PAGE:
17060 items found

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  • Agreement at last on labour market reform

    After 10 months of discussions and three months of intense negotiations, in April 1997 the main trade unions and employers' associations in Spain for the first time reached an agreement on labour market reform. This is a bipartite agreement which reduces the cost of dismissal and attempts to promote secure employment. The Government is likely to introduce legislation to support the reform.
  • Ban on women's night work to be reviewed

    On 8 April 1997, Jacques Barrot, the Minister for Employment, gave the press a preview of the forthcoming legislation on the reduction of social security contributions and the statutory working week. Among the subjects dealt with will be a revision of existing legislation on banning women from working at night, which Mr Barrot deems necessary.
  • Belgacom restructuring avoids conflict

    Following negotiations which have been held in a cooperative atmosphere, Belgacom, the partially privatised, but still largely government-owned Belgian telephone company, has announced plans to reduce rather drastically its number of employees. The current workforce of about 26,000 will have to be reduced by about 5,000 by the end of 1998.
  • Protests in the olive-producing sector in Spain

    The recent proposal by the EU agriculture commissioner, Franz Fischler, to alter the method of granting Community aid to olive farmers fell like a bombshell in Spain. This reform would not only have serious economic repercussions, but would also lead to the loss of at least 70,000 jobs, according to some trade unions in the sector. Farm-owners' organisations, cooperatives, trade unions and the regional and central administrations have rejected the proposal and are preparing all kinds of protest action.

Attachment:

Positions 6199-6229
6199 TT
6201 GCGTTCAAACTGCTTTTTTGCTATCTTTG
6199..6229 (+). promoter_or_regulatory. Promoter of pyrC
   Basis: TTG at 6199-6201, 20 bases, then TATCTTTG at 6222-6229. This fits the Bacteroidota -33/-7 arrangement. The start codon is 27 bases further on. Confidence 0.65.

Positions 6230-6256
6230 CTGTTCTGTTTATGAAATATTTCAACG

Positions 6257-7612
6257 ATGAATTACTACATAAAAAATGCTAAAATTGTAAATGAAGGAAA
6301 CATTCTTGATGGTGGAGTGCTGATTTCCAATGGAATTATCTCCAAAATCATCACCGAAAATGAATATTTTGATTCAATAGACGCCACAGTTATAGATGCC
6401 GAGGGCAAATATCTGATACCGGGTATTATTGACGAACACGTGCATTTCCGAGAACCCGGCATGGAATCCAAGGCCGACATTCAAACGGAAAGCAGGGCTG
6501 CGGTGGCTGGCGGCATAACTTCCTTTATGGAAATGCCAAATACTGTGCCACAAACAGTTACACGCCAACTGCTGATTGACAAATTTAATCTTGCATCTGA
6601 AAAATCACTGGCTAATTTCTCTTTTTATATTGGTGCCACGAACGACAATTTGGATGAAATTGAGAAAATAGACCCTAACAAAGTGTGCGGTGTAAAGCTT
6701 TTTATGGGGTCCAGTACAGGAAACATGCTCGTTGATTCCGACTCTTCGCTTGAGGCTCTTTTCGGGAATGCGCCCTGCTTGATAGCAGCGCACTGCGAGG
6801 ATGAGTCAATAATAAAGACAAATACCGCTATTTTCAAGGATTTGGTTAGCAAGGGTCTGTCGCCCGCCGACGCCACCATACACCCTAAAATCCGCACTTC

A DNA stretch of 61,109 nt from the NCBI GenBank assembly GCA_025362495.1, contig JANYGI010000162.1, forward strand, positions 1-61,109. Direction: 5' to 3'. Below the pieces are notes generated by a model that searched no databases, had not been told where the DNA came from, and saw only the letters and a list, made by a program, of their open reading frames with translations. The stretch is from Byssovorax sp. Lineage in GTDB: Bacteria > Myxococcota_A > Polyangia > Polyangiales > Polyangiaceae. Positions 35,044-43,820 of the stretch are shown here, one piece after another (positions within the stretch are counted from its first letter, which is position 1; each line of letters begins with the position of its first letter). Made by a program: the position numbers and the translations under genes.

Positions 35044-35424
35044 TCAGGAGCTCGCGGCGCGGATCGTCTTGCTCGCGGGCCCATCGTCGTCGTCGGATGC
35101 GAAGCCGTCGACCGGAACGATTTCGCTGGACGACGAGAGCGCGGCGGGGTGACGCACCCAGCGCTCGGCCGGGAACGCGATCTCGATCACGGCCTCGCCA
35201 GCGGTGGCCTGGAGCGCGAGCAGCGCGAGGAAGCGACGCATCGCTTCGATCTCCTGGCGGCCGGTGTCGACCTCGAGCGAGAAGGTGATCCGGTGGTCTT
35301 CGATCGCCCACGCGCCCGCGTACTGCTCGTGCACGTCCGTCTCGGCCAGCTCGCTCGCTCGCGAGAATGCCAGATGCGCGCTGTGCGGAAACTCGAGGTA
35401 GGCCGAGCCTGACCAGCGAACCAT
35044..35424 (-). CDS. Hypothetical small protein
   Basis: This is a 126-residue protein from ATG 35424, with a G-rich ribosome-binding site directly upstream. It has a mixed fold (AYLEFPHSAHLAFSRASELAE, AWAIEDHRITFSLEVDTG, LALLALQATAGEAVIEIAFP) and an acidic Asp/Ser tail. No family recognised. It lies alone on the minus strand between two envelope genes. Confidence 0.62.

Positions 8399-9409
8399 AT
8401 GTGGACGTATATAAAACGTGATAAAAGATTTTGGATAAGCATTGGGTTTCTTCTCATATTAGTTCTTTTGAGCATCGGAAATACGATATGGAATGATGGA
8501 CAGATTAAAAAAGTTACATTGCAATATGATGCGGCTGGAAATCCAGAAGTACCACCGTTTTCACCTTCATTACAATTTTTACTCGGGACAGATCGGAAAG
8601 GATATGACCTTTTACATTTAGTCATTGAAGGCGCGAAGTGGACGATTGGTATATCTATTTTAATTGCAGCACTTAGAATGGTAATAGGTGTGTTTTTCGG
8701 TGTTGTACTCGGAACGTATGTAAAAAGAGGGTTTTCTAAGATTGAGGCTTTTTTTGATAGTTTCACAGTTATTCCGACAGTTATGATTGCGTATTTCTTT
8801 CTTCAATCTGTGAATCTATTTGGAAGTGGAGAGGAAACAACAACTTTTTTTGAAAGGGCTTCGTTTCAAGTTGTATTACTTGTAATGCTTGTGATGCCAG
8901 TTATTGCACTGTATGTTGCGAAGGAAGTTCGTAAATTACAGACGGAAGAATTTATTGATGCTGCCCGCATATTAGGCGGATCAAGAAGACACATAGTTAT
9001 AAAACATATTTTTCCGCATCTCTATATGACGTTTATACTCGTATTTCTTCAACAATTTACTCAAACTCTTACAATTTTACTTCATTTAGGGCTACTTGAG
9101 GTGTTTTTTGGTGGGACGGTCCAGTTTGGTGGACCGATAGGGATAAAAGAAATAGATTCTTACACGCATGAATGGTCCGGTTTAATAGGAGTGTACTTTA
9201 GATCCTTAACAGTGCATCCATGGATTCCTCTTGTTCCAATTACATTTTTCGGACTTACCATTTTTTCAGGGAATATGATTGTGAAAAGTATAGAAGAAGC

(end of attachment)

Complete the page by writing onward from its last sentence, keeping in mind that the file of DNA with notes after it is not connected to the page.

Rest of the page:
• Agreement on retirement at 55 for lorry drivers

    An agreement, signed on 11 April 1997, will allow French lorry drivers to retire at 55.
  • Tribunal decision annuls Renault closure

    The next step in the Renault Vilvoorde saga (BE9703202F [1]) was probably not initially foreseen by Renault senior management in Paris. Indeed, although the Renault managing director, Louis Schweitzer, has already announced that the tribunal decision to annul the closure of the Renault plant in Vilvoorde will in no way interfere with the plans to close the plant, it has slightly changed the dynamics and the timetable of the course of events. [1]
  • Nanterre Magistrate's Court suspends the closure of Renault Vilvorde

    After the Brussels Industrial tribunal (BE9704208N [1]), on 4 April it was a French court's turn to find Renault's management guilty of disobeying the law in a ruling which could well postpone the closure of the Vilvorde plant. [1]
  • Arbitration board decides in favour of Swedish employers on sick pay

    An arbitration award delivered on 11 April 1997 has decided that blue-collar employees who are members of trade unions affiliated to the largest union confederation, the Swedish Trade Union Confederation (LO) will face a reduction in sick pay entitlement.
  • Supreme Court finds Government not guilty of abusing compulsory arbitration

    In April 1997, the Norwegian Supreme Court found the Government not guilty of abusing compulsory arbitration in order to stop industrial conflict. The Federation of Offshore Workers' Trade Unions (OFS), which brought the domestic lawsuit against the Government, lost on all counts.
  • Performing arts unemployment benefit system temporarily safeguarded prior to a fundamental review

    Following several months of strong protests, the unemployment benefit scheme specific to workers in the performing arts in France has been renewed up to 31 December 1998.